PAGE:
Tuesday, July 17, 2007

Learning from the Facebook Mini-Feed Disaster

Don't let UI failure sneak-up on you ...

"Imagine this scenario: Your team works hard on a new feature - something that you think will bring your design to a completely new level. Launch day arrives and you wait with anticipation to hear the rave reviews of the millions of existing users.

However, instead of kudos, you immediately hear complaints. The users are upset. They are so upset that they band together and start a petition to have you remove the new feature. The petition itself gains attention as the list of names grows and, suddenly, major newspapers are reporting how users are complaining about this feature you thought was so great. All of this happens in just a few days.

This is exactly the scenario that Facebook, the social networking site, found itself in a few months ago. They created a grand feature: the mini feed. The feature is neat: instead of requiring users to visit the pages of all their friends, the feed reports on changes immediately. It's an immediate way to keep track of what's up with your friends.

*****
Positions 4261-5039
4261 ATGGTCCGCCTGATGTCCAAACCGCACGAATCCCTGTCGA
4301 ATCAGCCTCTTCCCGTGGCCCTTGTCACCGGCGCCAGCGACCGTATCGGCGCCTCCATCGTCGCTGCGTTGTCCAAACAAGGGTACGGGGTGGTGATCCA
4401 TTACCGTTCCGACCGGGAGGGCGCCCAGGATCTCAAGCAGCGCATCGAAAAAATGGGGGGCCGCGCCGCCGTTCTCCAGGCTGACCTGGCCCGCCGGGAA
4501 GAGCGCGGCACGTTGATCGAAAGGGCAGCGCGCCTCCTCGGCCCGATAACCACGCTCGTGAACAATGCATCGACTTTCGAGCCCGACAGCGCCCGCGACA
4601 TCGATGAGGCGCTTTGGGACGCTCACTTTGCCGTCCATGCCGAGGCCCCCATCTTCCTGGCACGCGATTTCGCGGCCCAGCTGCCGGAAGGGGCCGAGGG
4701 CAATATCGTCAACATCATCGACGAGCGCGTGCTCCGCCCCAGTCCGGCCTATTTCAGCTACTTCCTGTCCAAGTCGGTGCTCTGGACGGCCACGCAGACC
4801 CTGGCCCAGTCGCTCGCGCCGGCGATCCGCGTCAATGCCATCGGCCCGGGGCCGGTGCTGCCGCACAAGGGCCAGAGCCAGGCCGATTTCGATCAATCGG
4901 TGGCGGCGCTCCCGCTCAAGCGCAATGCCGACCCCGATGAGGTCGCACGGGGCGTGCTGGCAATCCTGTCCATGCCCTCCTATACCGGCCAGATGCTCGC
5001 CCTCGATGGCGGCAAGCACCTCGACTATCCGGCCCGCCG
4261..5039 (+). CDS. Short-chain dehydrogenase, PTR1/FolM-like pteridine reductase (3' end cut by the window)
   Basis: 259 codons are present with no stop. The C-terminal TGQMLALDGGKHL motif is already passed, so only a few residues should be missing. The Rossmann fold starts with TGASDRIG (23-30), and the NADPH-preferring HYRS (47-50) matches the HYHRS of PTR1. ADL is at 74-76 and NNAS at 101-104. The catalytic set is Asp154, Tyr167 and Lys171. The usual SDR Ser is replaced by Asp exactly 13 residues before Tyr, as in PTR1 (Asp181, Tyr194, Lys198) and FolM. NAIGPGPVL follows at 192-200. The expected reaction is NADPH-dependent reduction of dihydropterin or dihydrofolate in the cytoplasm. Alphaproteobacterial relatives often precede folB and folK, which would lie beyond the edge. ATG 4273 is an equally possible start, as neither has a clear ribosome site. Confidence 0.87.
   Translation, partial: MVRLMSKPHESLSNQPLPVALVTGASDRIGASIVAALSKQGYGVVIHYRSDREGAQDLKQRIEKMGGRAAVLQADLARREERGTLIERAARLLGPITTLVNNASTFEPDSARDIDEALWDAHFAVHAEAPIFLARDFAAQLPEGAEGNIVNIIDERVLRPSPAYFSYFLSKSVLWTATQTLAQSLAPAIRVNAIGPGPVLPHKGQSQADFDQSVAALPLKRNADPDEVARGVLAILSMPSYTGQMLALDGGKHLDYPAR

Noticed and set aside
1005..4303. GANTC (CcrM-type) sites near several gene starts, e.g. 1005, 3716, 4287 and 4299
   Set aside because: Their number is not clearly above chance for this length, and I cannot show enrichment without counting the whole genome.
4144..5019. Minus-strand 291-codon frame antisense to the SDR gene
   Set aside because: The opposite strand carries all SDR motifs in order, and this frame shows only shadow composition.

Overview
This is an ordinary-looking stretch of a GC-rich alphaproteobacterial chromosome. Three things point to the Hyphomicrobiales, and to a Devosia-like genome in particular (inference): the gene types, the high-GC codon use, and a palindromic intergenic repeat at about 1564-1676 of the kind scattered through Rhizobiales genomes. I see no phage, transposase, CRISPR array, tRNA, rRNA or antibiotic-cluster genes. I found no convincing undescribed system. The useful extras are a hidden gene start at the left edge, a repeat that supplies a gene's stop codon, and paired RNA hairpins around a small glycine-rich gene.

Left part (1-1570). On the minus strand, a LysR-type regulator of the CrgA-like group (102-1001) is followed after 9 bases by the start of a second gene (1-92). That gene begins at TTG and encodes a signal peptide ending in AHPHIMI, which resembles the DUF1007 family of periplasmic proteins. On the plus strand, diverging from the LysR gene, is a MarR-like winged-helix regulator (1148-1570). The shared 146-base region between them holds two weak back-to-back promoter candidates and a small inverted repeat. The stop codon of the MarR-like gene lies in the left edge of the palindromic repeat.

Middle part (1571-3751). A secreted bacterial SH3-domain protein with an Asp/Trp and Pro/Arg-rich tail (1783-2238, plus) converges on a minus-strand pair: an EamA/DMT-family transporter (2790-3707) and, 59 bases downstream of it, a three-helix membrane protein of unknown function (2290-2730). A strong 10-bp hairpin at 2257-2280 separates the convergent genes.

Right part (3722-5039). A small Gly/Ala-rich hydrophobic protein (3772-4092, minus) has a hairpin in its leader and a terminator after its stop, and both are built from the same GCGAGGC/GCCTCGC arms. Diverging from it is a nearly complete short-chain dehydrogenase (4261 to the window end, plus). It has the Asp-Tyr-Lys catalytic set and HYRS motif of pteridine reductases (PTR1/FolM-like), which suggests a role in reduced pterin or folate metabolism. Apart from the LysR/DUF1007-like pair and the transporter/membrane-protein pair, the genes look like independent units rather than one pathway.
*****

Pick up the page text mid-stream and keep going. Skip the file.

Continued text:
Unfortunately, this cool feature wasn't well received at all. Upon its initial rollout, users suddenly found their familiar home page replaced with a listing of random people doing random things. Many people initially assumed their own actions were now transmitted to people they didn't know.

As is common on Facebook, several users started groups to protest the new feature. Ironically, it was the mini feed itself that announced that friends were signing up for the protest groups. As more people joined the groups, an increasing number of users became aware of the protests. Within 24 hours, one protest group had grown to 750,000 members.

The Facebook team was caught by surprise by the sudden, massive backlash to their design. They posted a blog entry that said, "Calm down, breathe. We hear you." Unfortunately, their reaction added flames to the fire, making the protesters only angrier about the sudden changes to the site.

Bloggers picked up the story, and then the mainstream media started reporting it. Within days, the New York Times and the Wall Street Journal both had prominently placed stories talking about how hundreds of thousands of Facebook users were revolting against the new features."    (Continued via UIE)    [Usability Resources]


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